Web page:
IMAGE: Alexander Pichushkin
AP file
Alexander Pichushkin looks on from behind the glass of a security cage during the first day of his trial in Moscow on Sept. 13.
updated 10/24/2007 9:27:37 PM ET 2007-10-25T01:27:37

A man who once boasted he wanted to kill one victim for each of the 64 squares on a chessboard was found guilty of 48 murders Wednesday, a bloody spree that terrorized the Russian capital.

Alexander Pichushkin leaned against the wall of his reinforced glass cage in the courtroom and stared at the floor as the jury foreman took about an hour to read the verdict.

Although he claimed to have killed 63 people — most of them in southern Moscow’s Bittsa Park — prosecutors could only find evidence to accuse him of murdering 48 — most of which occurred over five years.

The panel, which deliberated for little over two hours, also found him guilty of three attempted murders.

Chief Prosecutor Yuri Syomin recommended that the judge sentence Pichushkin to life imprisonment, with the first 15 years to be spent in isolation given his violent nature. Russia has maintained a moratorium on the capital punishment as part of its obligations before the Council of Europe.

The country’s most notorious serial killer was Andrei Chikatilo, who was convicted in 1992 of killing 52 children and young women over the course of 12 years.

Victims' relatives attend session
About a dozen relatives of the victims attended Wednesday’s session, including a young woman whose eyes filled with tears during a break after the verdict was read. She shook her head and refused to talk to a reporter.

Many whose loved ones died at the hands of the “Bittsa Maniac,” as the serial killer came to be called, attended the five-week trial and heard the gruesome details of the murders.

Prosecutors said Pichushkin, 33, lured his victims — many of them homeless, alcoholic and elderly — by promising them vodka if they would join him in mourning the death of his dog.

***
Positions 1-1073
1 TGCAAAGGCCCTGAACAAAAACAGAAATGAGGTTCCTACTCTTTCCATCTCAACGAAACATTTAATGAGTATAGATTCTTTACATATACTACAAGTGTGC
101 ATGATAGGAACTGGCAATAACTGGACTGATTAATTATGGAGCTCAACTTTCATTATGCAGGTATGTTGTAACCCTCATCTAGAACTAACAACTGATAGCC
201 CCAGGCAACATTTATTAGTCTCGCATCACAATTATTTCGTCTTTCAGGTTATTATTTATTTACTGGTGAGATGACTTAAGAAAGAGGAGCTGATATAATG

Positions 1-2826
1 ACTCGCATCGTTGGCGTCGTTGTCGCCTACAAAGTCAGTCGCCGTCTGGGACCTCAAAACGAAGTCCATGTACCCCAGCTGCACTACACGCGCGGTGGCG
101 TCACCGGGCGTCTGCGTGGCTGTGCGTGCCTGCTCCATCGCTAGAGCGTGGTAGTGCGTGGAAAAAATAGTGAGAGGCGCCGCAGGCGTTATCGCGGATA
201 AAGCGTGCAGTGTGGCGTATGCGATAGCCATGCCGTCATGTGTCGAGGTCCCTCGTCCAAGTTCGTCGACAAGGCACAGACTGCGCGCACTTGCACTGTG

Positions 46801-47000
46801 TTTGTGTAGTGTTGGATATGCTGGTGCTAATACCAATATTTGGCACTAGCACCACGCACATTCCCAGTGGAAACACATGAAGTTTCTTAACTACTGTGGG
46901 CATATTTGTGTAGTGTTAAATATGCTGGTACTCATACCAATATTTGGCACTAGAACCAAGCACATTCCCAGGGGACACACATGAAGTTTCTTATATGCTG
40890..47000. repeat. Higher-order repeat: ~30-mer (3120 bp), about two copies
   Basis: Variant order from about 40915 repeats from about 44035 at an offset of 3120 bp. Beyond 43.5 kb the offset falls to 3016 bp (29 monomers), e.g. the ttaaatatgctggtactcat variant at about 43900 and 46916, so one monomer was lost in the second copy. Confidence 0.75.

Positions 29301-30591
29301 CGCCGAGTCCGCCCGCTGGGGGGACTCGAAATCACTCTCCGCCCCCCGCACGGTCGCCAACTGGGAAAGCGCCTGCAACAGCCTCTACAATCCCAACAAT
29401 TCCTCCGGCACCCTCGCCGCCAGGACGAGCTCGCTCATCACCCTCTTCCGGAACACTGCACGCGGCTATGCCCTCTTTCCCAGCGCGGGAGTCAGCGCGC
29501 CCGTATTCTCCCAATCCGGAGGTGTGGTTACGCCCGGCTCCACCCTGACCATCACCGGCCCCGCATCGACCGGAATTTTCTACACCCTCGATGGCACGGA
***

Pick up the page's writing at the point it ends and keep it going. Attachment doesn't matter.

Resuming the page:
They said he killed 11 people in 2001, including six in one month. He killed most of his victims by throwing them into a sewage pit after they were drunk, and in a few cases strangled or hit them in the head, prosecutors said.

Prosecutors point to 'cruel' deaths
Beginning in 2005, he began to kill with “particular cruelty,” hitting his intoxicated victims multiple times in the head with a hammer, then sticking an unfinished bottle of vodka into their shattered skulls, prosecutors said. He also no longer tried to conceal the bodies.

Pichushkin drew “particular pleasure and satisfaction” from finishing off his victims as they “pleaded for mercy,” Syomin said.

Pichushkin’s first victim was his school friend, whom he strangled in Bittsa Park in 1992 because he refused to join him in killing people.

He began his murderous rampage nine years later, in summer 2001. “It dawned upon me on that day that I would murder someone,” he said during the trial.

He kept count of his victims on a chessboard, with a goal of marking all 64 squares, but he said he came up one victim short.

“For me, a life without murder is like a life without food for you,” he has confessed.

Experts at Russia’s main psychiatric clinic have found Pichushkin sane.

Killer: 'I could not stop myself'
Prosecutors said Monday that Pichushkin had admitted killing one of his last victims in February 2006 to demonstrate that he was still at large following inaccurate reports in Russian newspapers that the Bittsa Maniac had been caught.

Pichushkin was arrested in June 2006 after a woman left a note at home saying that she was going for a walk with him and was then found dead.

Pichushkin said during the trial that he was aware of the note but “I could not stop myself from killing her.”

“I killed so I could live myself: you kill someone and immediately feel relieved, your shoulders straighten up and you want to live,” he said during the trial.

On Wednesday, prosecutors read impeccable references from Pichushkin’s former employers describing him as “disciplined and diligent” and “polite and tactful.”

“Why are you studying me so thoroughly?” Pichushkin remarked to this from his cage.

His lawyer, Pavel Ivannikov, said that despite his seemingly unrepentant and defiant behavior during the trial, Pichushkin “is afraid and wants to wiggle himself out.”

“He wants to convince us that what he was going was right,” Ivannikov told The Associated Press. “He imagined himself to be God. The one who decides who is to live and who is to die.”

Pichushkin was to make his final statement Thursday, after which Judge Vladimir Usov was to set a date for sentencing.

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